As product folks, we should be responsible for reasonably anticipating misuses of our products, as well as harm that flows from fundamental product/economic goals. It’s not clear how we step up to this, though.
This podcast on Creating a Thriving Product Organization covered a lot of ground: becoming a product leader; what to do in your first month on the job; conditions that enable product teams to be their best; and Impostor syndrome.
Restructuring product management teams is challenging: there’s no universal “best practice” or generic org chart, and people issues are the tough ones. We step through two examples of redefining what product folks do…
Synerzip webinar for product managers (and others) with tips for working with data scientists and DS/AI/machine learning projects.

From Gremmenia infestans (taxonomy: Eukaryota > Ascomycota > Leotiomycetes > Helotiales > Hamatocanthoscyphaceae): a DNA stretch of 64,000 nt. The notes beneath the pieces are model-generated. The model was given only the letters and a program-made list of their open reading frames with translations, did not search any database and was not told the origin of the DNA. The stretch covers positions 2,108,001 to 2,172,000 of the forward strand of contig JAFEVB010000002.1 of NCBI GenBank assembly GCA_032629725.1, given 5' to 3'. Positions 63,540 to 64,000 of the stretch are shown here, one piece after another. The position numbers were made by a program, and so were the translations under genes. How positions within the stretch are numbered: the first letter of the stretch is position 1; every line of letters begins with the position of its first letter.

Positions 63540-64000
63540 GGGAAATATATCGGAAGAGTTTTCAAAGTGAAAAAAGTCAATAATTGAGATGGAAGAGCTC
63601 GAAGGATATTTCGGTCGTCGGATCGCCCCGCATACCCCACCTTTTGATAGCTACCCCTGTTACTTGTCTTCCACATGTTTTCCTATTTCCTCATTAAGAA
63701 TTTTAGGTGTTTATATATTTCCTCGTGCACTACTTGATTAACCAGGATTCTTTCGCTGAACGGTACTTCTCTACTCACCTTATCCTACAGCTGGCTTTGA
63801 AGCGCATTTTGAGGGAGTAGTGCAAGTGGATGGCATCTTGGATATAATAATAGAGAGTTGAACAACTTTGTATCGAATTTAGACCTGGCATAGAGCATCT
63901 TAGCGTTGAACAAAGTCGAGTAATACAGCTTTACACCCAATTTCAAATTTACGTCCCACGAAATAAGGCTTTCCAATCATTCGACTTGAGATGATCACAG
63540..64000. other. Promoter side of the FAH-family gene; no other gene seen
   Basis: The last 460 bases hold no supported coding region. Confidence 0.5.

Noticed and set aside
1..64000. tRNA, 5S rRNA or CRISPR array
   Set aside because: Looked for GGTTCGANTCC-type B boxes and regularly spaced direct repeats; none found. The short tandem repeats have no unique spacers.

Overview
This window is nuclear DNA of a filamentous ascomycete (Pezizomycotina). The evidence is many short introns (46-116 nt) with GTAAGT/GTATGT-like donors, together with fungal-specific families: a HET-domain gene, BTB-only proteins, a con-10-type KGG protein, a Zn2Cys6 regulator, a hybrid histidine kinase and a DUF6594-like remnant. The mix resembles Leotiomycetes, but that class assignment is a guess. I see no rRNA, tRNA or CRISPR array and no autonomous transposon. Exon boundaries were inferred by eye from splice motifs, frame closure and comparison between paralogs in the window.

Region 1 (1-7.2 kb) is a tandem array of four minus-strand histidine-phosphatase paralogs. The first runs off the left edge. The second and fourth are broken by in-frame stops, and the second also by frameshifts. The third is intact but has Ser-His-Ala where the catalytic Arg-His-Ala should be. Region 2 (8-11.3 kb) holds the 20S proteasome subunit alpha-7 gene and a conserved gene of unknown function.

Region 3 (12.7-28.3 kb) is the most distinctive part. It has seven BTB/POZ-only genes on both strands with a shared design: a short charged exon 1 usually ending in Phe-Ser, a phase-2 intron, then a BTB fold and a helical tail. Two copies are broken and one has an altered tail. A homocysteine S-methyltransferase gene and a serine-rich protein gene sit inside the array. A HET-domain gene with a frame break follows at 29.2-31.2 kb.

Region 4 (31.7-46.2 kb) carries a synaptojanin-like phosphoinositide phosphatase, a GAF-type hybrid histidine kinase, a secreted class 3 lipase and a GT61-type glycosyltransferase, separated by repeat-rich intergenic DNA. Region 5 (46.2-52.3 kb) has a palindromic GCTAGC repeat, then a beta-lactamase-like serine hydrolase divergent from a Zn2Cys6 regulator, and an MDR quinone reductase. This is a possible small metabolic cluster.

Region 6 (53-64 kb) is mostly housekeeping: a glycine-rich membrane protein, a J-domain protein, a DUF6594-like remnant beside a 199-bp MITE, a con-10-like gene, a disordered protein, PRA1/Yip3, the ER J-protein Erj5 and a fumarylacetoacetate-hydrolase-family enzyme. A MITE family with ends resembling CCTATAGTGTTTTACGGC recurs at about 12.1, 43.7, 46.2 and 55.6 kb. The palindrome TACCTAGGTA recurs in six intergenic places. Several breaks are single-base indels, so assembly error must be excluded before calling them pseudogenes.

How do we provide additional context? Understand possible failure modes? Define “done” operationally rather than academically?
Product managers working with data science teams on production applications have more challenges than with more deterministic (traditional) applications. These include providing more business/user context, not assuming that data will be predictive, and discussing accuracy requirements at the very start of a project.
Wide-ranging conversation about product leadership, how product management has evolved, validation ahead of building, teleportation, scaling up product management teams, and working with non-product executives.
There are some inherent mis-alignments among internal stakeholders that can complicate enterprise product planning and roadmapping. How do we understand these systematically instead of as personal confrontations?
Software is intangible: it doesn’t have weight or size or per-unit manufacturing costs. But if we’re in the software business, we have to assign units and prices that reflect our value to customers. And we should be mapping out pricing strategy before we start development, not the day before product launch.